What They Always Tell Us
By: Martin Wilson
Rating: 4.5 / 5
JAMES AND ALEX have barely anything in common anymore—least of all their experiences in high school, where James is a popular senior and Alex is suddenly an outcast. But at home, there is Henry, the precocious 10-year-old across the street, who eagerly befriends them both. And when Alex takes up running, there is James’s friend Nathen, who unites the brothers in moving and unexpected ways.
Wow…was this an enjoyable read! After reading “Will Grayson, Will Grayson” and “Boyfriends with Girlfriends”, both of which ended up being dull disappointments, this was a great turn around!! I really enjoyed most of the novel. I have just a few small issues, but none of which I consider overly serious in terms of the quality of the book and the read…just small personal comments of my own. So, if you’re thinking about giving this book a try, I can say it was definitely worth it for me and is a great read!
Let’s start with the positives I saw. The first one is how well Wilson wrote both of the characters. The book focuses on both brothers, and moves between both of them each chapter. So one chapter is from Alex’s point-of-view and then the next chapter is from James’. Weird enough, this a style that both “Will Grayson” and “Boyfriends” used, but the only difference is Wilson makes it work so much better. In “Will Grayson” you switch between two completely different characters with completely different life stories with very little overlap, and in “Boyfriends” we switch perspective between all four characters and it’s just too much to handle. The characters in this story are different characters, but they’re brothers so the difference isn’t really that great. I really think that’s what saves the style. The fact that the two go through much the same things in terms of going to the same school and living in the same setting, but just have completely different lifestyles and lives. Truly, it’s the fact these two are brothers and have so much in common and yet live completely different lives that makes the style for this novel work, in my opinion. Also, it’s was just very well executed and written.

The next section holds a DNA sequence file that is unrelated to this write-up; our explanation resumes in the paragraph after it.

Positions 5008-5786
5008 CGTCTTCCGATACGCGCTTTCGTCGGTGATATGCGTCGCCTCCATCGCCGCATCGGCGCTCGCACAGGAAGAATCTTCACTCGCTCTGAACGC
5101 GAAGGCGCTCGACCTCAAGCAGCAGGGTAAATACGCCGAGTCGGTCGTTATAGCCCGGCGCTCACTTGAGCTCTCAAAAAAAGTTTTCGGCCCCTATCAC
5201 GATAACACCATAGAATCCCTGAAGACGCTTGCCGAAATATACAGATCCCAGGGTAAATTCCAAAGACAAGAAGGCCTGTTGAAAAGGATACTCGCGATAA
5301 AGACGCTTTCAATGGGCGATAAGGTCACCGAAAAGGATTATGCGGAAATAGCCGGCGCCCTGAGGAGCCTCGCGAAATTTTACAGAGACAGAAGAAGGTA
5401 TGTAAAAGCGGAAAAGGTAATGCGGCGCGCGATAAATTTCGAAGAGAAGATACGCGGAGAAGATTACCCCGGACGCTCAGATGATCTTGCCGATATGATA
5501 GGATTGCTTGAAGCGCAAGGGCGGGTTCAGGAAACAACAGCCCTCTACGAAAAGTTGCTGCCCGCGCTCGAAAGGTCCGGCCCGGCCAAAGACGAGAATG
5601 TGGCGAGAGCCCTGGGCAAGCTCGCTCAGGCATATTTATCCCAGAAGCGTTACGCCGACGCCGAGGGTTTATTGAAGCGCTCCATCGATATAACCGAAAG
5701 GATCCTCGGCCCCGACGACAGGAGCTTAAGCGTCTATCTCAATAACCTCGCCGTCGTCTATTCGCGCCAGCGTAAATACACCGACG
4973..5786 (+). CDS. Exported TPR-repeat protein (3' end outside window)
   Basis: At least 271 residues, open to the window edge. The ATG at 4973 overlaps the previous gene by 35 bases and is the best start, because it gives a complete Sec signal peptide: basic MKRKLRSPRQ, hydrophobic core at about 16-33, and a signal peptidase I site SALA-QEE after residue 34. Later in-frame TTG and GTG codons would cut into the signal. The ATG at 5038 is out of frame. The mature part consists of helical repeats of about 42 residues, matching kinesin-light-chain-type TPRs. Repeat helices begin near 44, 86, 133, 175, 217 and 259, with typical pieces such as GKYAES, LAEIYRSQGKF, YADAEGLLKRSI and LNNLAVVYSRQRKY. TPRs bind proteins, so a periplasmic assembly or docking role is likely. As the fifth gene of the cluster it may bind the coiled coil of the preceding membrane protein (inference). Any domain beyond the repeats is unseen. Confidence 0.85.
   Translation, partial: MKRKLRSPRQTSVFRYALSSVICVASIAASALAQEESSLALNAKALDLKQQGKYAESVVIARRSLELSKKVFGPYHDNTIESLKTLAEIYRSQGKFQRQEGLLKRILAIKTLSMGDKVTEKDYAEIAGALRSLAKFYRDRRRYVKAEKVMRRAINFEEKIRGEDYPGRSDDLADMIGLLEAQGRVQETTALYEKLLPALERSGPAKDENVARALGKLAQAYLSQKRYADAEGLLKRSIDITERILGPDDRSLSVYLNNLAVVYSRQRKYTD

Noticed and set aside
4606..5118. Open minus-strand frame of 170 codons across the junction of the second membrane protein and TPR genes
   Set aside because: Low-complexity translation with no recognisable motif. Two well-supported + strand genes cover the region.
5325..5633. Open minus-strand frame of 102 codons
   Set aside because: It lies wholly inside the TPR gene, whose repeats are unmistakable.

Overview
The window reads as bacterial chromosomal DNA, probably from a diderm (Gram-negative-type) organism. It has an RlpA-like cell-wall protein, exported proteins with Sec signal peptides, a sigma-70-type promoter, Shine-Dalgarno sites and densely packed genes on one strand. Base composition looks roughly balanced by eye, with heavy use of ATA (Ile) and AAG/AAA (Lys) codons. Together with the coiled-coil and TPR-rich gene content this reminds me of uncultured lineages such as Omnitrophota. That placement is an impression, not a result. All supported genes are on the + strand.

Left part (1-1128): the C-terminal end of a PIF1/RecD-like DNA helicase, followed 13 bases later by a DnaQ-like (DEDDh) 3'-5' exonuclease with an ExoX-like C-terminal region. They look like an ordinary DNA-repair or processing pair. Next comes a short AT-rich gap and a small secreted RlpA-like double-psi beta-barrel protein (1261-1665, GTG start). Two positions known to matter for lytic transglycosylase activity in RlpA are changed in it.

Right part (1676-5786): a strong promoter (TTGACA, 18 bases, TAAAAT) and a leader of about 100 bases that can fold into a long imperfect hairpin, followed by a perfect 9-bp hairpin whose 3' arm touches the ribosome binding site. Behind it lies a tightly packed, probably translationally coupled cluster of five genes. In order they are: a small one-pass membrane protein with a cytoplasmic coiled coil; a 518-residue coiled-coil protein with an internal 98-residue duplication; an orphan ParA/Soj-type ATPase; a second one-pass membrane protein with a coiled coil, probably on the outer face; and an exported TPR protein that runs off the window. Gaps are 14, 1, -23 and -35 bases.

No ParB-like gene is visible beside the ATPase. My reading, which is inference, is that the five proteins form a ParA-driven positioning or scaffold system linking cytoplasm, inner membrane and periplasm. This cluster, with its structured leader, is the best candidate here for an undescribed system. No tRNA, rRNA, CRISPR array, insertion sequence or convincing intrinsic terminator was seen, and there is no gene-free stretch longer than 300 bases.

Also, I think that a really strong plus for this book was that it didn’t have the objective of focusing on a gay relationship. It was a YA novel first, and it just happened to contain a gay character. Actually, I felt the relationship played a minor role in the book overall…well not minor in that it was amazingly touching, moving, and profound for Alex, but it wasn’t the focus I felt like. I really enjoyed how it was gradually developed, and how all the characters acted. I didn’t feel like there was a whole lot of “magic” going on, and it felt like a very natural and real development with the one exception on how Nathen kissed Alex very suddenly…but let’s be honest that’s how things work so it’s not unexpected or unbelievable. Overall, I felt the relationship was handled very nicely, and it was beautiful. My biggest complaint is that there was no good resolution at the end, but I’ll discuss this further a little latter.
The other aspect that I thought was really well done was how Wilson expressed so many of the feelings of a teenager about to graduate High School, and also the feelings of those kids who are still finding their way and feel such deep sadness. I really loved how Wilson went about describing and depicting the sadness of his characters, it felt very real and very appropriate for a YA novel. I could really relate to those moments. I think what I liked most was the fact that there were no names given or reasons explained for why these kids were sad, they just were and other kids saw it reflected in their eyes. Speaking of which, that is something I really loved about Alex’s character. I loved that after he started making his “recovery” and becoming happier in his life, he could still see the sadness in other people’s eyes because that’s what he felt for so long. I loved how he could suddenly recognize this sadness in others because he’d been there…and was still there in some ways.
I felt that James was very well written, too. I liked how Wilson could switch between the two mindsets of James and Alex, especially when it came to being straight vs being gay. What I mean by this is simply that in writing Alex, Wilson makes the readers go through a lot of the same stresses and emotions gay teens have when put into situations like Alex’s, but at the same time masterfully captures the other side of the fence without having any crossover. I don’t know if that’s really challenging or not, but I was impressed how well both characters were written and kept the aspects that made them unique contained in their part of the story…if that makes any sense.